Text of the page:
1. The Origin, Formation, and Development of Massage

In Xia and Shang Dynasties, medical practices developed, and traditional Chinese medicine appeared. During the Warring States Period in ancient China, there were records of massage techniques in the earliest medical book, Huangdi’s Internal Classic. Massage and traditional Chinese medicine became the main medical methods at that time. In Qin and Han Dynasties, massage formed an independent system, and there came the first monograph of massage, Huangdi Qibo Massage Classic. During Sui and Tang Dynasties, massage reached its prime; techniques greatly developed, and new methods of child massage came out. There is/are specific chapter(s) dedicated to recording massage in a medical book titled Shengji Zonglu during Song Dynasty. In modern times, many provincial and municipal hospitals have set up massage departments and sorted out hundreds of massage techniques. The scale of massage touches on intractable diseases concerning the heart, brain, blood vessels, nerves, and endocrine, and has developed chiropractic therapy and massage anesthesia.

2. Meridians and acupoints

– Meridians: channels through which qi and blood circulate throughout the body, and each meridian is related to the zang-fu organs. The human body connects the internal and external tissues and organs through these meridians to form a whole.

– Acupoints: the specific parts of the body surface where qi and blood of the zang-fu organs infuse. Acupoints serve as the base points for meridians, and meridians connect acupoints like channels. There are about 52 single acupoints, 309 double acupoints, 50 extra points, and there are about 720 acupoints in total. Every acupoint on the human body is equivalent to a type of traditional Chinese medicine, and all their magical effects are concluded by the ancestors of the Chinese nation through physical experiments. Acupoints are the stimulation and reflection points for the treatment of diseases. Stimulating acupoints can clear meridians and vessels, regulate qi and blood, balance yin and yang, and harmonize the zang-fu organs, which then achieve the purpose of eliminating pathogens.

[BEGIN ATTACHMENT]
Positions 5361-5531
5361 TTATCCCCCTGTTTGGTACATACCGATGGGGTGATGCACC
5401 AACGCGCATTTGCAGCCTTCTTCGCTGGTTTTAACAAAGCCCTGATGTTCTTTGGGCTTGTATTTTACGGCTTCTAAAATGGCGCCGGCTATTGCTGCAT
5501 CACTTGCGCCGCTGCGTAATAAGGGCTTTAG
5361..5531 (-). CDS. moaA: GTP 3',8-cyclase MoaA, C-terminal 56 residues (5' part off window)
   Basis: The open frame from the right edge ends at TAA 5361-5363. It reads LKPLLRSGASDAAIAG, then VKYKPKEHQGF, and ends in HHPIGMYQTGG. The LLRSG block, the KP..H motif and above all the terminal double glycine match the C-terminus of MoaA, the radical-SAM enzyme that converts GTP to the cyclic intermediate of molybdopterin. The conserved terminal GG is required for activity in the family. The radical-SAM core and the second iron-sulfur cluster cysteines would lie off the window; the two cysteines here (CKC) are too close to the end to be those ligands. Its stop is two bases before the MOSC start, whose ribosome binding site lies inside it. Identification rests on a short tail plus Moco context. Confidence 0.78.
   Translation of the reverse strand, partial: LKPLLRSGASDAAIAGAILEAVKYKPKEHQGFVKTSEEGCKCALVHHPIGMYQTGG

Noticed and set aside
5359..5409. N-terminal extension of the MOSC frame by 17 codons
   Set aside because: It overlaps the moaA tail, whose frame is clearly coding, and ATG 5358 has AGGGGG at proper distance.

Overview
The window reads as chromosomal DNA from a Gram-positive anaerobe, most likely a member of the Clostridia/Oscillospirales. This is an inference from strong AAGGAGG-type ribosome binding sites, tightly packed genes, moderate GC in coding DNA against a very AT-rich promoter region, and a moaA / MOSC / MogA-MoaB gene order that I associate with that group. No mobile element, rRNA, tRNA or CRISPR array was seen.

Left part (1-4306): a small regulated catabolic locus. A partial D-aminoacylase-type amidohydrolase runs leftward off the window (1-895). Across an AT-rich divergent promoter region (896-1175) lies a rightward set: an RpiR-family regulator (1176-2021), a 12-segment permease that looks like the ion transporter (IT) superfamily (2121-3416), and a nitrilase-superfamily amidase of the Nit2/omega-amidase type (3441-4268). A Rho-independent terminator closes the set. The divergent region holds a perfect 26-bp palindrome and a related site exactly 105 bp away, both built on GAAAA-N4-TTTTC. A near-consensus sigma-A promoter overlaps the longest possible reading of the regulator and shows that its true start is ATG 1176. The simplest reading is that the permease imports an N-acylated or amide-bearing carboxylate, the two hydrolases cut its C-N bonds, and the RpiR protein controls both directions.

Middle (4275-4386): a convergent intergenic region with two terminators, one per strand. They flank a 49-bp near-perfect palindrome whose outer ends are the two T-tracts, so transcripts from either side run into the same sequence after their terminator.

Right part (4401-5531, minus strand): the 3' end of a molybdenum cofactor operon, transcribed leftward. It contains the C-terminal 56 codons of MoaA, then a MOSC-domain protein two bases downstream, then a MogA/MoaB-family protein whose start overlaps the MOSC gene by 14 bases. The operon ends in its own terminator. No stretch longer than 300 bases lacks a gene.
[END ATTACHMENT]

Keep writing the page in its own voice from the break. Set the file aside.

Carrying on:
3. Tonifying deficiency and purging excess through acupoints

– Tonification: to replenish the deficiency of healthy qi in the body.

– Purgation: to purge the excess. It means using certain techniques to promote or inhibit the function of a certain zang-fu organ according to theories of traditional Chinese medicine.

– Deficiency and Excess: a traditional Chinese medicine term that refers to the strength of the human body’s resistance and the amount of pathogen, or the struggle between the healthy qi and pathogenic qi inside the body. Deficiency refers to a lack of healthy qi and weakened immunity, while excess means the pathogenic qi of the disease is strong and there’s a fierce struggle between pathogenic and healthy qi.

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